Clone Dendrite and follow the README instructions to get started. You’ll need to choose whether you want your Matrix instance to be federating. For simplicity, here’s how to set up a non-federating deployment to start:

git clone
cd dendrite

# Generate a Matrix signing key for federation (required)
./bin/generate-keys --private-key matrix_key.pem

# Generate a self-signed certificate (optional, but a valid TLS certificate is normally
# needed for Matrix federation/clients to work properly!)
./bin/generate-keys --tls-cert server.crt --tls-key server.key

# Copy and modify the config file - you'll need to set a server name and paths to the keys
# at the very least, along with setting up the database connection strings.
cp dendrite-config.yaml dendrite.yaml

Configure Dendrite

Modify the configuration file you just copied:

sudo vim dendrite.yaml

At minimum, set:

  • server name to your shiny new domain name, e.g.
  • disable_federation to true or false
  • registration_disabled to true or false

You might like to read the Dendrite FAQ.

Configure nginx

Get the required packages if you didn’t already install them above:

sudo apt install nginx python3-certbot-nginx

Create your site’s configuration file under sites-available with:

cd /etc/nginx/sites-available
ln -s /etc/nginx/sites-available/<sitename> /etc/nginx/sites-enabled/<sitename>
sudo cp default <sitename>

Edit your site configuration. Delete the root and index lines if you don’t need them, and input your server name.

Your location block should look like:

location / {
    proxy_pass https://localhost:8448;

Remove the default with: sudo rm /etc/nginx/sites-enabled/default.

Create self-signed certificates

You can use Certbot to generate self-signed certificates with Let’s Encrypt.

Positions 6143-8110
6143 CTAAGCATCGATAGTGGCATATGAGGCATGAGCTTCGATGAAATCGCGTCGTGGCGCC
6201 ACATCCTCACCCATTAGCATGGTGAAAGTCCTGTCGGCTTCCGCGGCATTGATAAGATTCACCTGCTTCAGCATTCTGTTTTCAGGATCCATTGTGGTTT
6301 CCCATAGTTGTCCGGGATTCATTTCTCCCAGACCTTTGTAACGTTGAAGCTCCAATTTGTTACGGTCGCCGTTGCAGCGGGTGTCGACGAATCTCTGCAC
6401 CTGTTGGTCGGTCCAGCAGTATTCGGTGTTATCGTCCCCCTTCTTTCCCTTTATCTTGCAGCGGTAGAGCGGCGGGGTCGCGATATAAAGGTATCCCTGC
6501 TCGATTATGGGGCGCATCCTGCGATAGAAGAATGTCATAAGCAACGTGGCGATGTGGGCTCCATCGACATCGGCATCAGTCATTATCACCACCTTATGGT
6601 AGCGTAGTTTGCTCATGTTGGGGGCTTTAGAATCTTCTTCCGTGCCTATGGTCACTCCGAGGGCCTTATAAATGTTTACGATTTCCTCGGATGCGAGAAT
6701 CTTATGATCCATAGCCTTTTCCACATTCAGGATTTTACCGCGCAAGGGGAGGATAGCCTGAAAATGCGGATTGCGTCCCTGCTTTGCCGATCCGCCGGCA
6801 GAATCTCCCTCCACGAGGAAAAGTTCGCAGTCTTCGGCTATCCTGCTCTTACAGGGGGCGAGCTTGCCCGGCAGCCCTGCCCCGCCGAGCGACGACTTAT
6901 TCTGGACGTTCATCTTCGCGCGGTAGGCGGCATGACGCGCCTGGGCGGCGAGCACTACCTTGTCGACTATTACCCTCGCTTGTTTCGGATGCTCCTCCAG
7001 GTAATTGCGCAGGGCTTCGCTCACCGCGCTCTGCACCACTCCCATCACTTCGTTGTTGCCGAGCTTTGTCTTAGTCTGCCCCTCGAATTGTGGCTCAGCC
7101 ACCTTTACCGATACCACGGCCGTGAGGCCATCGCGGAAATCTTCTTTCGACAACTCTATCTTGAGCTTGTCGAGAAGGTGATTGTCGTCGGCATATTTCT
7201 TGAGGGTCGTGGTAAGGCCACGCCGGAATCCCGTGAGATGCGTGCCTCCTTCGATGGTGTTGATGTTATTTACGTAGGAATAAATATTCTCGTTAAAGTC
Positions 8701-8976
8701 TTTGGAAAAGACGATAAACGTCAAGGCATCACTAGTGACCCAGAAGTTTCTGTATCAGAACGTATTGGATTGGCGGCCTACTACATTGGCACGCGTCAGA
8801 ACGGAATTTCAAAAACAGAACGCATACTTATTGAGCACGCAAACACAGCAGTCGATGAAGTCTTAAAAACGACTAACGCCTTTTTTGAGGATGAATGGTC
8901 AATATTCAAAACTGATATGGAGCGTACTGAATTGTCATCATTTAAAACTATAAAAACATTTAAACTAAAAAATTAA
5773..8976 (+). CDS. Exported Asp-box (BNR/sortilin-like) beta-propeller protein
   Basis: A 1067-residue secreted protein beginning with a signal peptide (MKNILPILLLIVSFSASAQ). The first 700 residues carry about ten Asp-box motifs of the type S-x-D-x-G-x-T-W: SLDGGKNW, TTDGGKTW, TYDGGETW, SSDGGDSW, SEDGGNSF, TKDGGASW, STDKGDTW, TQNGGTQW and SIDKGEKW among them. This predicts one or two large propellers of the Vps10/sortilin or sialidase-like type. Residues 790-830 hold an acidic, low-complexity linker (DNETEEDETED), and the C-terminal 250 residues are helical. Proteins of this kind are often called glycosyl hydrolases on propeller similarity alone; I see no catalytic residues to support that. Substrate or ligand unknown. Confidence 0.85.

sudo certbot --nginx -d <>

If you don’t want to give an email, add the --register-unsafely-without-email flag.

Test your configuration and restart nginx with:

sudo nginx -t
sudo systemctl restart nginx

Then start up your Matrix server.

# Build and run the server:
./bin/dendrite-monolith-server --tls-cert server.crt --tls-key server.key --config dendrite.yaml

Your Matrix server is up and running at your web address! If you disabled registration in your configuration, you may need to create a user. You can do this by running the included dendrite/bin/createuser.

You can log on to your new homeserver with any Matrix client, or Matrix-capable applications like Pidgin with the Matrix plugin.

Other troubleshooting

Log files

If you get an error such as:

... [] setupFileHook
  Couldn't create directory /var/log/dendrite: "mkdir /var/log/dendrite: permission denied"

You’ll need to create a spot for your log files. Avoid the bad practice of running stuff with sudo whenever you can. Instead, create the necessary file with the right permissions:

sudo mkdir /var/log/dendrite
sudo chown admin:admin /var/log/dendrite

# Build and run the server:
./bin/dendrite-monolith-server --tls-cert server.crt --tls-key server.key --config dendrite.yaml

Unable to decrypt

If you see: Unable to decrypt: The sender's device has not sent us the keys for this message. you may need to verify a user (sometimes yourself).

  1. In your client, open the user’s profile. Click the lock icon if there is one, or otherwise look for a way to verify them.
  2. You may be asked to see if some emojis presented to both users match if you’re using certain clients like Element.
  3. You can then re-request encryption keys for any sent messages.

Set up your own Matrix server today

I hope you found this introduction to setting up your own Matrix homeserver to be helpful! If you have anything to add, feel free to reply via Webmention.